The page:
One of the surprises awaiting visitors to Boston is the enchanting mix of neighborhoods that make up its core. Each neighborhood features not only its own geography but also a fiercely unique character. While exploring the city, make a point to visit these local neighborhoods to experience the “Spirit of Independence” Boston is known for.
Spend time in authentic brownstones and newer structures like the glass-walled Hancock Tower and towering Prudential Center. Shoppers will appreciate the fashions found on trendy Newbury Street, while book lovers will want to visit the Boston Public Library on Copley Street.
Beacon Hill is alive with history, antique shops, and interesting cafés. Made up of winding alleys and brownstones, many of the buildings have been continuously occupied since the Revolutionary War. Visit the former offices of Frederick Douglass; now the Boston African American National Historic Site.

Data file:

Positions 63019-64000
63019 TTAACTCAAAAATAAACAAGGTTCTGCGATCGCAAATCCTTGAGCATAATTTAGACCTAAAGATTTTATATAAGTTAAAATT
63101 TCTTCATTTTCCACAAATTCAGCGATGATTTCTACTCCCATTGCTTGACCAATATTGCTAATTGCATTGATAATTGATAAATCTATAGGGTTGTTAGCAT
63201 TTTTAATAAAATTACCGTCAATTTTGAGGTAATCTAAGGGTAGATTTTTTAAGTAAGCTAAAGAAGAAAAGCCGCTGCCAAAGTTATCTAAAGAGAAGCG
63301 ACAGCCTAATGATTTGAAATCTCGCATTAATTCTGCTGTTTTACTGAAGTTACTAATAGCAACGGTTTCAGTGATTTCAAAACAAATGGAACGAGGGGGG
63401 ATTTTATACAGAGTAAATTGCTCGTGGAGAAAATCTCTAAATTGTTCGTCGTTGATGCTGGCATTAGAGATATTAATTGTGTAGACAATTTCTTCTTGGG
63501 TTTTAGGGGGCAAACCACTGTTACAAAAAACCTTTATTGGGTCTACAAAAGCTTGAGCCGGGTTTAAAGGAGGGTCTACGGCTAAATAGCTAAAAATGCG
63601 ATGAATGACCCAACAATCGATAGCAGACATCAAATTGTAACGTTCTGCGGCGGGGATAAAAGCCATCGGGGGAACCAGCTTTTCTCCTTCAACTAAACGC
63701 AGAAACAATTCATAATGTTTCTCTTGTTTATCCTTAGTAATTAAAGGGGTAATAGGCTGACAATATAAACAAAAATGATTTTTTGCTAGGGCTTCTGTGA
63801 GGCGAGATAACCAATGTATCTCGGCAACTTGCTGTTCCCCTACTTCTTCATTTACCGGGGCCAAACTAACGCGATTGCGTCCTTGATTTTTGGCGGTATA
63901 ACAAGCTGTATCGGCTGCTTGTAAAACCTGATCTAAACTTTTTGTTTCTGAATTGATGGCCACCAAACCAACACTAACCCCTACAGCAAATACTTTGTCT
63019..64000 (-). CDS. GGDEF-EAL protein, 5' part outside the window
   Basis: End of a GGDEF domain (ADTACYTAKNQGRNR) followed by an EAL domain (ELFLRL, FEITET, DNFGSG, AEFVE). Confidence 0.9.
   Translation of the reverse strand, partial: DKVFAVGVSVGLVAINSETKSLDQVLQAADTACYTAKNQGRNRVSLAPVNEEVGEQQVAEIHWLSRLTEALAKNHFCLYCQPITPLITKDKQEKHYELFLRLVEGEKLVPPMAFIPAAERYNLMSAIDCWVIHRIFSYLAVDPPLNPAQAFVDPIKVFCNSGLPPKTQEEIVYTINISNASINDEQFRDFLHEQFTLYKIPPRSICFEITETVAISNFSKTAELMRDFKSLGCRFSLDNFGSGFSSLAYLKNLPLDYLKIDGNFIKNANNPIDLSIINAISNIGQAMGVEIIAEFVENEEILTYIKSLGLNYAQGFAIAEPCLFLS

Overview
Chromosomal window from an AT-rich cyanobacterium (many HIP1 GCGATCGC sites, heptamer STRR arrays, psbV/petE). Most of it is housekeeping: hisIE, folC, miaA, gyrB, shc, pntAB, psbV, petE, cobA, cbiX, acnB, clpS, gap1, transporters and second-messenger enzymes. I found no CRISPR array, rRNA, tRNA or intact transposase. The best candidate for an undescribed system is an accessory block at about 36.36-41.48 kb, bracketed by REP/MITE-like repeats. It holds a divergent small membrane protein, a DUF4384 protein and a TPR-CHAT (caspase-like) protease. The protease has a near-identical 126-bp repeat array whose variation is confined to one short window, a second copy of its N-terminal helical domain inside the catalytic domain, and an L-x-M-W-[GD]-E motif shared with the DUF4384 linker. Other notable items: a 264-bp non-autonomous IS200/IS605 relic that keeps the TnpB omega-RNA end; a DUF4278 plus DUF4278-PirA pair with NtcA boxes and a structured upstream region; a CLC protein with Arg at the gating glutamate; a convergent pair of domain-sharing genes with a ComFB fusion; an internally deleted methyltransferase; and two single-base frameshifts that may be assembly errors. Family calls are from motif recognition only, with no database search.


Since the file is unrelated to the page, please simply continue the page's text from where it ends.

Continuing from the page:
The Charlestown Navy Yard is home to the U.S.S. Constitution, the oldest ship still in commission in the United States Navy. Open to the public for tours, this sailing ship joins the Bunker Hill Monument as a testament to Boston’s seafaring past.
Downtown is a feast of diversity, easily reached via public transportation or on foot. Here you’ll find the Downtown Crossing shopping district and Boston’s Government Center, which features free outdoor performances during the summer months. While walking the Freedom Trail through the city, be sure to stop at Faneuil Hall and Quincy Market for a bowl of “Chowdah” like a true Bostonian.
East Boston was originally developed for shipbuilding, due to its proximity to the waterfront. Now travelers are more likely to enter and exit East Boston from Logan International Airport built in its midst.
No visit to Boston would be complete without a visit to Fenway Park, home of the famed Boston Red Sox and only walking distance from Kenmore Square. Tours of Fenway Park are conducted all year, not just during baseball season. The neighborhood is also a hub of culture and encompasses the Museum of Fine Arts and Symphony Hall.
Where else can you visit the Old North Church (Paul Revere’s former residence) and have a slice of the best pizza all in one day? The North End is Boston’s famed Italian neighborhood, known for narrow streets, delicious cuisine, and handcrafted cannoli.
When it comes to exploring the neighborhoods of Boston, this is just a start. Did we miss one of your favorites? Make sure to let us know.